Seicento celebrates Scarlatti and son

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Seicento ensemble explores a musical dynasty with their latest concert.
Courtesy of Richard C. Saxon

Evanne Browne, artistic director of the Baroque vocal ensemble Seicento, wants you to know that she is excited about their next concert. Very excited.

“I was thrilled to get to put this together,” she says. “This is a joyous concert. It’s just magical!”

This magical concert will be presented Friday through Sunday with performances in Denver, Boulder and Longmont. And although the title, “Scarlatti, Father and Son,” might sound like a trendy Italian trattoria, it actually refers to an important musical family of the 17th and 18th centuries.

Alessandro Scarlatti spent most of his career at the court in Naples, where his brother Francesco was first violinist. His two children also pursued musical careers, Domenico primarily in service to the royal families of Spain and Portugal, and Francesco in London and Dublin.
Almost anyone who has taken piano lessons as a child — or whose children have taken lessons — knows of Domenico Scarlatti, the titular son of the program. He famously wrote more then 500 one-movement keyboard sonatas that range from short, easy pieces in every teacher’s lesson book to challenging workouts that find their way into virtuoso recital programs.

Browne’s aim is to open up much more of the Scarlatti legacy than the well known sonatas — written for harpsichord but today played mostly on piano. Domenico wrote other works, from operas and cantatas to sacred motets and a 10-voice Stabat Mater that will end the concert. And his father, Alessandro, was one of Italy’s leading Baroque opera composers, dominating opera in Naples in the 1690s. He also wrote cantatas, other vocal works and an almost unknown set of madrigals that will be on the program.

“It’s an unusual program in that we’re doing little bits of each type of music,” Browne says. “All of the music is really lovely to hear. The audience should look forward to this, and hopefully will walk away knowing more about Scarlatti.”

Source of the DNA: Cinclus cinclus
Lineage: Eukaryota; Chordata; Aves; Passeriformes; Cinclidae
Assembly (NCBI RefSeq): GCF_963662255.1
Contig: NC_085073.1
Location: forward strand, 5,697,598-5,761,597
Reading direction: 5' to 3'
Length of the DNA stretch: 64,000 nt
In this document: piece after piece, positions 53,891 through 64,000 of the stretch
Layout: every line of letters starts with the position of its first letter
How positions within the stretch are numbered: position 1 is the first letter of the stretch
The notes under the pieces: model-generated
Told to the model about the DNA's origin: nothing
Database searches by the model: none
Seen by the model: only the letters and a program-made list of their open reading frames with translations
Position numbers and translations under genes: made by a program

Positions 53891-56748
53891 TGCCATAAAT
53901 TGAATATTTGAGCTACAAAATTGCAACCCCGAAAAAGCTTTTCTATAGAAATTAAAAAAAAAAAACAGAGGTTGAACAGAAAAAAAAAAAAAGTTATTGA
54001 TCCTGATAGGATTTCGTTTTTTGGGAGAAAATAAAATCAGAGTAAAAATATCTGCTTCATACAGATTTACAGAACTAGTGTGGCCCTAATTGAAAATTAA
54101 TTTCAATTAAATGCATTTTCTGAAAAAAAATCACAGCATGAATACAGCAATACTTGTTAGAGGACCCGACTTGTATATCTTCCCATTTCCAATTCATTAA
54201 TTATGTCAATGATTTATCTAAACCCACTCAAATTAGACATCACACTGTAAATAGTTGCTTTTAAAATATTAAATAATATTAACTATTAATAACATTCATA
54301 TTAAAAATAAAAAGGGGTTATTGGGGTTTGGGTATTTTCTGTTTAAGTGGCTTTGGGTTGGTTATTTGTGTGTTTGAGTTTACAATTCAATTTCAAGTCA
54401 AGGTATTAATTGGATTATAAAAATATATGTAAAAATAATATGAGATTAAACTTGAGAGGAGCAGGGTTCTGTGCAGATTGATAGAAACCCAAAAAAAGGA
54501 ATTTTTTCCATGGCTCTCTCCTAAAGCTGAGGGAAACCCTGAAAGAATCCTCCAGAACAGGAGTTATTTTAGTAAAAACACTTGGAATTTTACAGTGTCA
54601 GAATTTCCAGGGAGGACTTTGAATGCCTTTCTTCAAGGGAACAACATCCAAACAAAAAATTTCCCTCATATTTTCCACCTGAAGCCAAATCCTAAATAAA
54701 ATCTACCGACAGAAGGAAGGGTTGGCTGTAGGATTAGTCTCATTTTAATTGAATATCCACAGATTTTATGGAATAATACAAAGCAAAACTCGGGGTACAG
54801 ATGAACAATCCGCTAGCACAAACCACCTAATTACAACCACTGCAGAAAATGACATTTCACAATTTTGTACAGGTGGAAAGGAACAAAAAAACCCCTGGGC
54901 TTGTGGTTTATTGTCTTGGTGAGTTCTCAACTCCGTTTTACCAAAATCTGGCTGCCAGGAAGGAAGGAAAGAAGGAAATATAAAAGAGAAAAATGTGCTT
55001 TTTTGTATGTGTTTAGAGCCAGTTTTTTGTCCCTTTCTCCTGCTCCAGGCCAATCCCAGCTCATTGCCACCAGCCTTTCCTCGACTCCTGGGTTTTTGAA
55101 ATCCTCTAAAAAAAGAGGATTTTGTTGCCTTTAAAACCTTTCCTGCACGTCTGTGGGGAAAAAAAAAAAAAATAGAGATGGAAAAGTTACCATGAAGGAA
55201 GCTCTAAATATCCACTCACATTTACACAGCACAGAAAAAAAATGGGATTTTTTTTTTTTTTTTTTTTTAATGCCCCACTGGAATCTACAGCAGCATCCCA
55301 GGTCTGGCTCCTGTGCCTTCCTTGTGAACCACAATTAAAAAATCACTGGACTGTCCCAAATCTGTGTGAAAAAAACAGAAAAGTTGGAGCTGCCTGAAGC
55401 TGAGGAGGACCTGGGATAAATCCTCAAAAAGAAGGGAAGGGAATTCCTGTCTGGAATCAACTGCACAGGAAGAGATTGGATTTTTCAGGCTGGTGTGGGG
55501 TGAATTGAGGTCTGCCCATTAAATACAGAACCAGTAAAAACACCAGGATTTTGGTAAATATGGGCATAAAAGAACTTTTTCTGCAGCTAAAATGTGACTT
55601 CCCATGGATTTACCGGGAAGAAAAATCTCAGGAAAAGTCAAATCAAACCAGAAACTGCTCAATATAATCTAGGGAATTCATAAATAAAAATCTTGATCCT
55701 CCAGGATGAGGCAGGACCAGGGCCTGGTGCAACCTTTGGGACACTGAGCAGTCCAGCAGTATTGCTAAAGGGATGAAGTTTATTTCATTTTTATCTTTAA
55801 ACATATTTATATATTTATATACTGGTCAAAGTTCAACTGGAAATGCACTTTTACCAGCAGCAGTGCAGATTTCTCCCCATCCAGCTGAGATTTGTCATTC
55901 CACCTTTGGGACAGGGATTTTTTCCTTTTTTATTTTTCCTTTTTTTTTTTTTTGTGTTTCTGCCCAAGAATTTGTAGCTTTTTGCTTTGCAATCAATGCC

The culmination of the concert will be the final piece, the Stabat Mater of the younger Scarlatti — the one known for his keyboard works. It’s about a 20-minute setting of a 13th-century hymn that expresses the sorrow of Mary standing at the foot of the cross.

“I love the Stabat Mater,” Browne says. “I’ve never conducted it, so I’m excited about that.”

One of the things that makes this work stand out is it is written for 10 voices with an instrumental bass part and a particular emphasis on the higher parts.

“We have two bass lines, two tenor lines, two alto lines and four soprano lines,” Browne explains. “When you get the four sopranos and the two altos and kind of a high tenor part, you get a lot of treble sound. The ethereal quality of having that many high voices is exceptional.”
Browne also points to the expressive quality of the music.

“It’s a beautiful setting of the text,” she says. “There’s a section that just sounds like wailing, this grief and the loss of Mary’s son. And the way he set the part of the text that talks about the soul ascending is just magical.”

The concert will open with two choral motets, one by each of the Scarlattis. The second will be conducted by Browne’s assistant, Mark Alan Filbert.

Even though the father and son are different generations, “I find those two motets to be similar,” Browne says. “Both of them are going back to traditional sacred composition techniques (from the Renaissance).”

One of Browne’s guest artists will be Charlotte Mattax Moersch, who will play several of the younger Scarlatti’s sonatas on harpsichord. A scholar as well as performer, Mattax Moersch will present a 6:45 p.m. lecture before the performances in Denver and Boulder.

Soprano Amanda Balestrieri, a Boulder favorite, will sing several arias from Alessandro’s operas and cantatas. Because sopranos — both females and male castrati — were the opera stars of the day, their arias are often particularly showy, with the singer adding extra ornaments and roulades to repeated phrases.

The most unusual works on the concert will be three madrigals by Alessandro. Again, the music is extraordinarily expressive, with unexpected chromaticism used to describe the most extreme emotions.

“The madrigals, and most of the arias, are about love, how we burn with desire or the lover’s glance turns us to ice,” Browne says. “That kind of language gives fabulous opportunities for text painting.”

Even if you don’t know anything about either Scarlatti, Browne thinks this is a concert that you should want to hear.

“All of this music is very, very accessible and uplifting,” she says. “In these times in our world and our nation, coming to hear an evening or an afternoon of delightful music would be the reason to try this.”

On the Bill: Scarlatti, Father & Son. Seicento Baroque Ensemble. 7:30 p.m. Friday, March 11, St. Paul Lutheran Church, Denver. 7:30 p.m. Saturday, March 12, First United Methodist Church, Boulder. 3 p.m. Sunday, March 13, Stewart Auditorium, Longmont. Tickets: 720-301-7747, seicentobaroque.org